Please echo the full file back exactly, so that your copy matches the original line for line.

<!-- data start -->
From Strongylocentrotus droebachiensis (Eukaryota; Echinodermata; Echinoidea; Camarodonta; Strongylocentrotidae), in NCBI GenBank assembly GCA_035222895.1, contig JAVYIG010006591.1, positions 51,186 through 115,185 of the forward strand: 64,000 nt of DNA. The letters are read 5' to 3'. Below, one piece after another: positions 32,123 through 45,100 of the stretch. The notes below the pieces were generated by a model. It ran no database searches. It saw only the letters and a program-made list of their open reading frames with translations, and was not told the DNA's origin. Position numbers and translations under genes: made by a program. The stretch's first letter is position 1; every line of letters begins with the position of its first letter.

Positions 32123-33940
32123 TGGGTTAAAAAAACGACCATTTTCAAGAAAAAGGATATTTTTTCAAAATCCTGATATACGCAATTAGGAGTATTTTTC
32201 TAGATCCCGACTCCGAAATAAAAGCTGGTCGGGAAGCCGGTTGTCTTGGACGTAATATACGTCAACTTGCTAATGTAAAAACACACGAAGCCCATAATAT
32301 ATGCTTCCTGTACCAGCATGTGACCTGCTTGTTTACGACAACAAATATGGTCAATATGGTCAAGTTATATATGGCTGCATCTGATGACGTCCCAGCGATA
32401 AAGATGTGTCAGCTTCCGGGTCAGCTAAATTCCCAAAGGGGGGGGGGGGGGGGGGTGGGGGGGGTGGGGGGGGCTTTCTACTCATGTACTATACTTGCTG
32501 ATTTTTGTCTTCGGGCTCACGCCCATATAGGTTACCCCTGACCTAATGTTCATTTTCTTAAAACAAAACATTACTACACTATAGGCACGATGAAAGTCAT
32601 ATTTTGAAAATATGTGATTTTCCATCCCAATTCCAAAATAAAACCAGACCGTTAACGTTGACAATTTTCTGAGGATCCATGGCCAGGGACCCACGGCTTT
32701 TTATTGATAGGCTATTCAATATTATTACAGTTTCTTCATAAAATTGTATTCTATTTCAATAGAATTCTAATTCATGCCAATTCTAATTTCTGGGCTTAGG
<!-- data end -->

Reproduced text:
From Strongylocentrotus droebachiensis (Eukaryota; Echinodermata; Echinoidea; Camarodonta; Strongylocentrotidae), in NCBI GenBank assembly GCA_035222895.1, contig JAVYIG010006591.1, positions 51,186 through 115,185 of the forward strand: 64,000 nt of DNA. The letters are read 5' to 3'. Below, one piece after another: positions 32,123 through 45,100 of the stretch. The notes below the pieces were generated by a model. It ran no database searches. It saw only the letters and a program-made list of their open reading frames with translations, and was not told the DNA's origin. Position numbers and translations under genes: made by a program. The stretch's first letter is position 1; every line of letters begins with the position of its first letter.

Positions 32123-33940
32123 TGGGTTAAAAAAACGACCATTTTCAAGAAAAAGGATATTTTTTCAAAATCCTGATATACGCAATTAGGAGTATTTTTC
32201 TAGATCCCGACTCCGAAATAAAAGCTGGTCGGGAAGCCGGTTGTCTTGGACGTAATATACGTCAACTTGCTAATGTAAAAACACACGAAGCCCATAATAT
32301 ATGCTTCCTGTACCAGCATGTGACCTGCTTGTTTACGACAACAAATATGGTCAATATGGTCAAGTTATATATGGCTGCATCTGATGACGTCCCAGCGATA
32401 AAGATGTGTCAGCTTCCGGGTCAGCTAAATTCCCAAAGGGGGGGGGGGGGGGGGGTGGGGGGGGTGGGGGGGGCTTTCTACTCATGTACTATACTTGCTG
32501 ATTTTTGTCTTCGGGCTCACGCCCATATAGGTTACCCCTGACCTAATGTTCATTTTCTTAAAACAAAACATTACTACACTATAGGCACGATGAAAGTCAT
32601 ATTTTGAAAATATGTGATTTTCCATCCCAATTCCAAAATAAAACCAGACCGTTAACGTTGACAATTTTCTGAGGATCCATGGCCAGGGACCCACGGCTTT
32701 TTATTGATAGGCTATTCAATATTATTACAGTTTCTTCATAAAATTGTATTCTATTTCAATAGAATTCTAATTCATGCCAATTCTAATTTCTGGGCTTAGG